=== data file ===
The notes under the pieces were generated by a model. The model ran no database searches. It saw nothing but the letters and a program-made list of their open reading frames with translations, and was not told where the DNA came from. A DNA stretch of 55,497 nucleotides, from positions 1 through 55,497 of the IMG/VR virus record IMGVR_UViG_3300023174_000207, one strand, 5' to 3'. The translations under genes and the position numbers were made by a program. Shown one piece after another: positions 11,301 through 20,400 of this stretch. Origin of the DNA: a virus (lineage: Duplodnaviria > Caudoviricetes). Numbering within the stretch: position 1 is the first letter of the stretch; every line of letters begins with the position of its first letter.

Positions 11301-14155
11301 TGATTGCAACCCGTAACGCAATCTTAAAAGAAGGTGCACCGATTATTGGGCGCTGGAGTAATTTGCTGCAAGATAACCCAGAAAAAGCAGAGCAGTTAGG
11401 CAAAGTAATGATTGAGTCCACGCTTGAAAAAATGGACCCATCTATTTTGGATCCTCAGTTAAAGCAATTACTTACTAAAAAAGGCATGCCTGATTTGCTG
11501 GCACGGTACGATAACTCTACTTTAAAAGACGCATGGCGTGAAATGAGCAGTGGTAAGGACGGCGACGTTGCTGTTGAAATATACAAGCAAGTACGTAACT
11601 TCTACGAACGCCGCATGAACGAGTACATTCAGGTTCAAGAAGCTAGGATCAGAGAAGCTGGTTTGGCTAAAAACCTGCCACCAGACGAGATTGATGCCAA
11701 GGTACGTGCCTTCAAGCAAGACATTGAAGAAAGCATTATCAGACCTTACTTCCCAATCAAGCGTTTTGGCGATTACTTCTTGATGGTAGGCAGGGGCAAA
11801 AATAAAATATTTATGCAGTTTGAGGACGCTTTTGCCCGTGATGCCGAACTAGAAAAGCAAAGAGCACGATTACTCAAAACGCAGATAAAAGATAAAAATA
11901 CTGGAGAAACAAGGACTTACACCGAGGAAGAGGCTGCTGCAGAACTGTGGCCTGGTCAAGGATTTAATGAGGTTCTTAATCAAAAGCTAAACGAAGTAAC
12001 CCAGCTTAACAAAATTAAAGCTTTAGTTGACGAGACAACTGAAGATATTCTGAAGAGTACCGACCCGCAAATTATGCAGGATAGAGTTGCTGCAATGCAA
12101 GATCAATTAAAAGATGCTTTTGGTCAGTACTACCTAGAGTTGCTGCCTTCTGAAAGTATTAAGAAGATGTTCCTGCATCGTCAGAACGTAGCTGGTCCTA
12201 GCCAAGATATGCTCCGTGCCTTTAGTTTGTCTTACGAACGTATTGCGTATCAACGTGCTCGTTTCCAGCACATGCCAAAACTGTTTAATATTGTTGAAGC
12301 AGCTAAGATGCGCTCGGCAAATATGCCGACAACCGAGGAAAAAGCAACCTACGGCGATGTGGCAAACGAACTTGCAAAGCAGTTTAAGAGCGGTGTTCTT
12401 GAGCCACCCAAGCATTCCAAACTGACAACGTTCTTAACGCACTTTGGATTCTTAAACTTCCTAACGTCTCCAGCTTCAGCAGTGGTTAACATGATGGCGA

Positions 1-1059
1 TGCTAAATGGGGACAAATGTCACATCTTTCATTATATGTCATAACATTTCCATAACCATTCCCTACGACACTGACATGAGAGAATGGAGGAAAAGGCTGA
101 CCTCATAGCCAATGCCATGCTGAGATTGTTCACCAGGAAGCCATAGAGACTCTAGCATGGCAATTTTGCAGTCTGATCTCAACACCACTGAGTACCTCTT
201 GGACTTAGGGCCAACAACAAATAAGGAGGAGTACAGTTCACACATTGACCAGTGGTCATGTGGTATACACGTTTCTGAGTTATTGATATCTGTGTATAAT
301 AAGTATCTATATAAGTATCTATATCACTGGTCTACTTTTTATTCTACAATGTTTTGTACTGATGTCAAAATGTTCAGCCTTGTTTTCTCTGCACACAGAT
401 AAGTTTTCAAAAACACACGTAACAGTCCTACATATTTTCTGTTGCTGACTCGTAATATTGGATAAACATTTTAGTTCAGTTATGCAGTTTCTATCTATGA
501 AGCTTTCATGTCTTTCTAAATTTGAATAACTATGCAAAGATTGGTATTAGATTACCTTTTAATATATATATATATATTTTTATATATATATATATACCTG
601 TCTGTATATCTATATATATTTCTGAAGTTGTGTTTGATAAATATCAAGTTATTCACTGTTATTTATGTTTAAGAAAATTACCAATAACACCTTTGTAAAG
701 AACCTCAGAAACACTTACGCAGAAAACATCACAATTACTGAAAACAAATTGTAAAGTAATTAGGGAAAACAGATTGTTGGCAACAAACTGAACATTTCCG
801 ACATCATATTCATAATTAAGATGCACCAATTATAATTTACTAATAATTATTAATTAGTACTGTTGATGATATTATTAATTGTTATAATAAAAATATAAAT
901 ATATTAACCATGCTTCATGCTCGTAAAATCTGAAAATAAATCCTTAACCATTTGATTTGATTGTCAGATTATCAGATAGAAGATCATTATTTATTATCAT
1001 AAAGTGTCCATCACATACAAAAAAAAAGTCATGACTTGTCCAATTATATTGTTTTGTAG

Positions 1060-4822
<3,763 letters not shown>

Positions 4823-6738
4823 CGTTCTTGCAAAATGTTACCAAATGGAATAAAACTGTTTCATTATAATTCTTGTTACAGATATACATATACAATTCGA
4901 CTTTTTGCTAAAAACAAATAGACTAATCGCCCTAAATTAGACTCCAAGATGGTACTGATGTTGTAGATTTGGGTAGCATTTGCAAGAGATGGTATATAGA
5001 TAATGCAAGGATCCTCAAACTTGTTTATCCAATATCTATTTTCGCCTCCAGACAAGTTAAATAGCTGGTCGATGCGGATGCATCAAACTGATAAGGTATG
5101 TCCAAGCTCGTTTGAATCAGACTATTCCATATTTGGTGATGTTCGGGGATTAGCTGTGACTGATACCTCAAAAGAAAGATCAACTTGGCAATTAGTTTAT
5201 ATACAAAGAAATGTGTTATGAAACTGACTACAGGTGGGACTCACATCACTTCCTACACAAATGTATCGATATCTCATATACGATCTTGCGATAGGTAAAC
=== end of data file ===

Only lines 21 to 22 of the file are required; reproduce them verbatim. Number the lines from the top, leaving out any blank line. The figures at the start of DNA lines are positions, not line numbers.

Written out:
501 AGCTTTCATGTCTTTCTAAATTTGAATAACTATGCAAAGATTGGTATTAGATTACCTTTTAATATATATATATATATTTTTATATATATATATATACCTG
601 TCTGTATATCTATATATATTTCTGAAGTTGTGTTTGATAAATATCAAGTTATTCACTGTTATTTATGTTTAAGAAAATTACCAATAACACCTTTGTAAAG